Scratchpads use over 200 Drupal modules. Most of these are contributed by Drupal users, and most are not available for Drupal 10, so re-writing these modules to version 10 would be a massive technical and social undertaking. In addition, there are many tens of custom modules (a little under half) that we have written in the Scratchpad team to make the Scratchpads functional. Upgrading these would be another massive technical undertaking, and its worth bearing in mind that our current full-time Scratchpad developer (with us since 2021) has been exclusively focused on community management and bug fixing rather than writing any Scratchpad modules or adding new functionality. To give you a sense of the effort involved, previous version upgrades have taken two full-time lead developers and 2.5 community support staff over two years. On top of this, there is much technical complexity in sustainably hosting the sites (c. 2000 different sites at the moment, though a small fraction of these remains active), and then there will be ongoing issues and bug fixing, plus community management. By the time this is done, there will doubtless be demands to move to Drupal 11, which is already in development by the Drupal community. I say this not to dissuade any attempt to move to Drupal 10 but to be realistic about the resources involved. Migrating and hosting a single site is much more straightforward than moving all the sites. However, this would still be a considerable technical undertaking, especially as modules would need re-writing, in many cases from scratch, because of the changes in how Drupal 10 works.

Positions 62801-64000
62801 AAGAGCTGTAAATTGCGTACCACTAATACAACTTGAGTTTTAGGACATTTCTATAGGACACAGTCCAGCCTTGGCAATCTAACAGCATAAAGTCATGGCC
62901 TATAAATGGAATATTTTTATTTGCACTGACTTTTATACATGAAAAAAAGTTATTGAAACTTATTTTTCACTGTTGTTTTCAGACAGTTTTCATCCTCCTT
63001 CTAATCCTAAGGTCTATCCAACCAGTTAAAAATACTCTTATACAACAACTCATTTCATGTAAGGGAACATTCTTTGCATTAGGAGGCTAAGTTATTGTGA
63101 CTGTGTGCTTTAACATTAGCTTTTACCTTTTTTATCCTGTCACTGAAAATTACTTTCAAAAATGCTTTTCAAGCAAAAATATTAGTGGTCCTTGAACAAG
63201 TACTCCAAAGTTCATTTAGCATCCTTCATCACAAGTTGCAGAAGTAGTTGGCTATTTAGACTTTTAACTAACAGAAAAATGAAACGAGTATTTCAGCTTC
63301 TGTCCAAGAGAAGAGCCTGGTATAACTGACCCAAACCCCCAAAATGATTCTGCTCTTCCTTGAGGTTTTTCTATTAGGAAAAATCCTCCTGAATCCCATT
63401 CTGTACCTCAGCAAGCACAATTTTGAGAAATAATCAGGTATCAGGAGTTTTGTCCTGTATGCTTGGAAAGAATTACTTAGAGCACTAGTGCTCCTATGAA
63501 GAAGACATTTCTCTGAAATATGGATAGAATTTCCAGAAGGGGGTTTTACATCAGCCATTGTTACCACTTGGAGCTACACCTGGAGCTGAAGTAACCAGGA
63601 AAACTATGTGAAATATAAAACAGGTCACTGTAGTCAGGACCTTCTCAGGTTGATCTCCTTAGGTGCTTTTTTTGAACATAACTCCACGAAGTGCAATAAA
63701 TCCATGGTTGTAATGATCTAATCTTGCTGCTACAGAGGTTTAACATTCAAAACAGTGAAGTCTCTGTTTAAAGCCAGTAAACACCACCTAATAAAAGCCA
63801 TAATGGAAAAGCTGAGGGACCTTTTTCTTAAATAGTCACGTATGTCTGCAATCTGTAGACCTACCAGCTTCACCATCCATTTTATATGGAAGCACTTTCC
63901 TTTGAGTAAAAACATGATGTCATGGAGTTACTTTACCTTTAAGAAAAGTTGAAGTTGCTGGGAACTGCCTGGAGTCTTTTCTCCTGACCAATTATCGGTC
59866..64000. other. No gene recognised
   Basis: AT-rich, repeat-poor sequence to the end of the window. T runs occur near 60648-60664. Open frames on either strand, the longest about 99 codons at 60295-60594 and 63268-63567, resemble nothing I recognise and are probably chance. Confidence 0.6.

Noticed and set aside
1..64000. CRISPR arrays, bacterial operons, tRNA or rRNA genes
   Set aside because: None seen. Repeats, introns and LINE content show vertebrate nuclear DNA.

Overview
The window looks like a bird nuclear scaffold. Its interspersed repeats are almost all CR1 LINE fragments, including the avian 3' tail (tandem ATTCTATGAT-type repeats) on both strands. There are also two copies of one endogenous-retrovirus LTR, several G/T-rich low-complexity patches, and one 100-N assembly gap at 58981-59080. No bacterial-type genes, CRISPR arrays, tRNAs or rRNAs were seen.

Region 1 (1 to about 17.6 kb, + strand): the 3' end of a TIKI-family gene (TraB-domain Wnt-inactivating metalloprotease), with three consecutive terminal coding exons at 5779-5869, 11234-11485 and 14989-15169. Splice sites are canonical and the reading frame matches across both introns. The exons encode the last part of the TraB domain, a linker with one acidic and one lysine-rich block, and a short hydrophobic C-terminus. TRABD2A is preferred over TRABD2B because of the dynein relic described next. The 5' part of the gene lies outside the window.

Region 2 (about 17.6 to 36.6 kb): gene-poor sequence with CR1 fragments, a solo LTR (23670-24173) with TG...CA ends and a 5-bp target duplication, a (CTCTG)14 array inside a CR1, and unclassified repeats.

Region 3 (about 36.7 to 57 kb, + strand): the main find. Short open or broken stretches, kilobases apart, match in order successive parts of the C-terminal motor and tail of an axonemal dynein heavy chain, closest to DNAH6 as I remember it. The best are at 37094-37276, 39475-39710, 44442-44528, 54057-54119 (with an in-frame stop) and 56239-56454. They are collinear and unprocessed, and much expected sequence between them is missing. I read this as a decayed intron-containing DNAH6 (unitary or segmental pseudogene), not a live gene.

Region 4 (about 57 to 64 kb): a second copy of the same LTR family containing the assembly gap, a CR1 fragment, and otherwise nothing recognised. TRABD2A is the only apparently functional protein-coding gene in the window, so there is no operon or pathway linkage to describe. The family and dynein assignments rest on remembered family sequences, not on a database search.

Given this complexity, a more straightforward solution would be to move to a more sustainable platform. As part of the review, we looked at many options, including developing a new simpler system that would be more sustainable and address some of the broader issues around the Scratchpad data model. Our review did not reveal any system that remotely approaches the breadth of functionality offered by Scratchpads. The one system that came close is TaxonWorks, and this is why we have worked with the TaxonWorks team in Illinois to help make this transition for those interested and able. However, we also recognise that TaxonWorks is not suitable for everyone. TaxonWorks is quite different from Scratchpads in several respects, and it focuses on some of the more traditional (taxon-based) use cases that Scratchpad deals with. As a result, some communities exclusively focused on particular categories of data (e.g. species observations, taxonomic literature or geographically constrained sites) will find that move more challenging. Likewise, some heavily customised sites are going to find any more difficult.